Address 1200 Harger Road, Suite 830, Oak Brook, IL 60523
630-472-9700Available 24/7
Facebook Twitter LinkedIn Youtube Blog
Kathryn L. Harry & Associates, P.C.
630-472-9700Available 24/7

Juvenile vs. Adult Court in Illinois

Posted on in Chicago criminal defense lawyer

Illinois defense attorneySometimes, young people make mistakes. When that happens, Illinois law allows them to be tried in juvenile court as long as they are under the age of 18. If your child has been arrested or charged with a crime, the matter will be handled in a very different way than it would be in an adult courtroom. Nonetheless, ensuring you have a good attorney to help your family through the process can make things easier on all involved.

Many Differences

Unlike proceedings in regular court, juvenile proceedings have differing nomenclature and require different people and things. For example, representation by an attorney is required in all cases in Illinois juvenile court, and in most cases, a putative offender’s parents are also required to be present. Also, under Illinois law, minors who commit crimes are not seen as criminals, per se; rather, they are seen as “delinquent minors,” and the focus in most juvenile cases is intended to be on rehabilitation, rather than retribution. This does not always play out, but the general slant of the law pointed is in this manner.

One of the other important distinctions between juvenile and adult proceedings is that no bail or bond option exists in juvenile court. Whether or not the minor is released to the custody of their parents is entirely up to the judge, who weighs a host of factors before making a determination - for example, the perceived threat level and flight risk of the alleged offender. This can sometimes be a shock, especially to parents who might expect to take their child home after a hearing, but it is current law in Illinois.

Expungements and Seals

Because the focus of the juvenile court system in Illinois is to rehabilitate, another major difference between the two court systems is that in juvenile court, a person’s record is generally either sealed or expunged upon their reaching the age of majority (18 years of age). Sealing means that the record still exists, while expungement means the relevant conviction is erased. The difference matters because even if a juvenile record is merely sealed, certain agencies and employers (for example, the federal government and certain corporations in the security field) may be able to view those records, which might prejudice them against hiring a person.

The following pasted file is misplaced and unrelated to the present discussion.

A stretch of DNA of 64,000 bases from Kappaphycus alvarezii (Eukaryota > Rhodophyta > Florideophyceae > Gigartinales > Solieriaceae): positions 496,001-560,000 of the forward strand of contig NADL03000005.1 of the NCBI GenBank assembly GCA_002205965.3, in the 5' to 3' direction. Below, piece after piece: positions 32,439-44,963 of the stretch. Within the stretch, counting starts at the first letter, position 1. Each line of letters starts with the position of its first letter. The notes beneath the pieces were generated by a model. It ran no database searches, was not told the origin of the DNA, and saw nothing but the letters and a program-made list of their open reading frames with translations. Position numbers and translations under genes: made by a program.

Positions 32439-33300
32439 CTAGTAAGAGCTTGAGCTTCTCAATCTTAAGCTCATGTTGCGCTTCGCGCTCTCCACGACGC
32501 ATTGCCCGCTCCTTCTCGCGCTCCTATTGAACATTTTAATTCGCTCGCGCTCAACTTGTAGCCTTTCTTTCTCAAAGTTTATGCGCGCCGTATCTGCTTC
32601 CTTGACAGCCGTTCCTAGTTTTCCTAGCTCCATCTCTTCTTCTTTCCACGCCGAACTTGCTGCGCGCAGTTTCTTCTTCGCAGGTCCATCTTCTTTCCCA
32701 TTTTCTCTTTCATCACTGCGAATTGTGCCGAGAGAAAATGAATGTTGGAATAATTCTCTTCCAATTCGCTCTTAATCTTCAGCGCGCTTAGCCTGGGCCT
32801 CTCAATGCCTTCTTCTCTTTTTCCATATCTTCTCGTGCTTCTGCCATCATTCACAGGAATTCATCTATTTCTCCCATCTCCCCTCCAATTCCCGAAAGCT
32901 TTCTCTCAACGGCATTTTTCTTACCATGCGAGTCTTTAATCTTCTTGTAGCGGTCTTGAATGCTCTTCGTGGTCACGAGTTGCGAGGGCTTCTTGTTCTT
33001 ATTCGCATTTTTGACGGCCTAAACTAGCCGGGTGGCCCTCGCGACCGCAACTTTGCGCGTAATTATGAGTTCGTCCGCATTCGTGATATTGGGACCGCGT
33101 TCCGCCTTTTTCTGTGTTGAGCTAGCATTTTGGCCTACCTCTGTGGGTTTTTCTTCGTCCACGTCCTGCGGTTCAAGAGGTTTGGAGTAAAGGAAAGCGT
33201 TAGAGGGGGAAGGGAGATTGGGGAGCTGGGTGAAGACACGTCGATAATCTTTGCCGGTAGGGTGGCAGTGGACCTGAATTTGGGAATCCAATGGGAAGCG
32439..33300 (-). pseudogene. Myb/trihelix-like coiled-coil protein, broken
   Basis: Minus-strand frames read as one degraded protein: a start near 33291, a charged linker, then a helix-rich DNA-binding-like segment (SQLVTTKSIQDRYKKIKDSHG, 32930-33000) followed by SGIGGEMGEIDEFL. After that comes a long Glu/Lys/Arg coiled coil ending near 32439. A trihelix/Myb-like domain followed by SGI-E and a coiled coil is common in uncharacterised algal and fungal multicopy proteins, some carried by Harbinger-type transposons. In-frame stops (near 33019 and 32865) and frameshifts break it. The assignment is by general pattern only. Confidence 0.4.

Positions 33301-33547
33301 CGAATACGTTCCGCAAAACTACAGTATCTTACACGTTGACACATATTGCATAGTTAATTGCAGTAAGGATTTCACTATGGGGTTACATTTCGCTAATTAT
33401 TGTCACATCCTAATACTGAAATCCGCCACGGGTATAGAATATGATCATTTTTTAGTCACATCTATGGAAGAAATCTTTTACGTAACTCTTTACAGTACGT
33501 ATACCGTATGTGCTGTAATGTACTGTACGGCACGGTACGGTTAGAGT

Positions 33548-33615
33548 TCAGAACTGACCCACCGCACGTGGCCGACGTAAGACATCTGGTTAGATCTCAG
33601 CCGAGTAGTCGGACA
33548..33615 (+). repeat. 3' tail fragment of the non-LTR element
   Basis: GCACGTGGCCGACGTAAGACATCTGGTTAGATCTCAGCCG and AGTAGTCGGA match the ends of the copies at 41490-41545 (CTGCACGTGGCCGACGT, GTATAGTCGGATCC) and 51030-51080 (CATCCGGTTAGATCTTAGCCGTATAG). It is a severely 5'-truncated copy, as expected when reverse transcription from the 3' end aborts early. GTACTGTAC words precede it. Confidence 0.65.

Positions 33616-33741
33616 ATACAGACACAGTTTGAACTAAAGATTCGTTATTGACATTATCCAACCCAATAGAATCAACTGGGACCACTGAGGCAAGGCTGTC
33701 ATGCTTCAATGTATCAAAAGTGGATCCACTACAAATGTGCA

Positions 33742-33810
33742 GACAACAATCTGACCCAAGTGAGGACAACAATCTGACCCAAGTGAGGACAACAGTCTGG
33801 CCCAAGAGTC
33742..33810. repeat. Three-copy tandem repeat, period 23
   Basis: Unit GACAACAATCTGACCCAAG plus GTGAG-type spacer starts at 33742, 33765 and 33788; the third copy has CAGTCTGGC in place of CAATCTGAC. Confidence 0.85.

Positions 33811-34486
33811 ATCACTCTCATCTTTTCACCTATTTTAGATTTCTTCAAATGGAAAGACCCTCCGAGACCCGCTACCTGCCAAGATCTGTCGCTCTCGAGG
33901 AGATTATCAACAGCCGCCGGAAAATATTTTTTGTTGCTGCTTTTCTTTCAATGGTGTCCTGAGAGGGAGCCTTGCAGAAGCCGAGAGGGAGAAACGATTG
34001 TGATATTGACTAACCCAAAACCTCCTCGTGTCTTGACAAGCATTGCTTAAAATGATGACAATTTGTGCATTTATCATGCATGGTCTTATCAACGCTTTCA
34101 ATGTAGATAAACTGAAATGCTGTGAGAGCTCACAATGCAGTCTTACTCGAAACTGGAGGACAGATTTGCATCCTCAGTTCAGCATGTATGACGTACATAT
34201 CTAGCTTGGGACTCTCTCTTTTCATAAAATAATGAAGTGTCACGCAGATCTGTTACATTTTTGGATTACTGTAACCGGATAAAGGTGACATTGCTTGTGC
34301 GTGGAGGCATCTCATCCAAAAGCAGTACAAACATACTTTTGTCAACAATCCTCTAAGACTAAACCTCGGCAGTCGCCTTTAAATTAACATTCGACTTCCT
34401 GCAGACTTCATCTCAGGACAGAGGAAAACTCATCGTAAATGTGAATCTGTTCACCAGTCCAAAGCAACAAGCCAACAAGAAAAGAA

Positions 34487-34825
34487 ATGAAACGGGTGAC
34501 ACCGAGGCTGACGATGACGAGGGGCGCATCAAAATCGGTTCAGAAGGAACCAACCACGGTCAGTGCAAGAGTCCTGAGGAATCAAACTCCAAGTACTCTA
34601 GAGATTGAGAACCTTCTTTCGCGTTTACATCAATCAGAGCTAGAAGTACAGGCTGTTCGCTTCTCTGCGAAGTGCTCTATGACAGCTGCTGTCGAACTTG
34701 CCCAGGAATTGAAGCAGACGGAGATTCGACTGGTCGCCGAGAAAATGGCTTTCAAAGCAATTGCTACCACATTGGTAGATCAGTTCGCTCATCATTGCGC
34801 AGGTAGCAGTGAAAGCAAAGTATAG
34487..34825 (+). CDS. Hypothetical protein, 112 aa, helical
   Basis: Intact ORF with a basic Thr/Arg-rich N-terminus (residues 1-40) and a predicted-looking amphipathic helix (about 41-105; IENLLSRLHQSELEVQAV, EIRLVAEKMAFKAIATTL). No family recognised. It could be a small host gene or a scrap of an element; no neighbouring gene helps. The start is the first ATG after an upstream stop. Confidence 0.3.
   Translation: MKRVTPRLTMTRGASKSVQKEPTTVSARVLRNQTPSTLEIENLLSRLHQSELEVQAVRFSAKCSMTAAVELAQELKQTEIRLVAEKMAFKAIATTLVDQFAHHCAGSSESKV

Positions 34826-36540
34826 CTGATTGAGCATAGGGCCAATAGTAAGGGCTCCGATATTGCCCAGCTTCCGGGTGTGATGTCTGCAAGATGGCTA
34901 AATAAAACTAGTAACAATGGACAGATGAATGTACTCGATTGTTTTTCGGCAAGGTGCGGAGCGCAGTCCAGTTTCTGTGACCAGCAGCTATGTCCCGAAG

If your child is convicted of a crime, it is important to keep in mind what cannot be expunged at all. For example, DUIs (driving under the influence) are considered adult crimes, even if you are tried as a juvenile, meaning that they would not fall under any juvenile expungement. Any offense that falls under the Illinois Juvenile Court Act, such as assault, battery, or certain drug possession offenses, among others, is generally a candidate for expungement either at age 18 or age 21, depending on the nature of the specific offenses.

Enlist an Experienced Attorney

Being arrested and charged with a crime as a juvenile is frankly terrifying to many, and arguably even more so to their parents and guardians. The juvenile defense attorneys at Kathryn L. Harry & Associates, P.C. may be able to assist you and your family in navigating what can be a complex process. Contact our DuPage County criminal defense attorneys today to set up an initial appointment.



Lead Counsel
National Trial Lawyers
Rated by Super Lawyers
Back to Top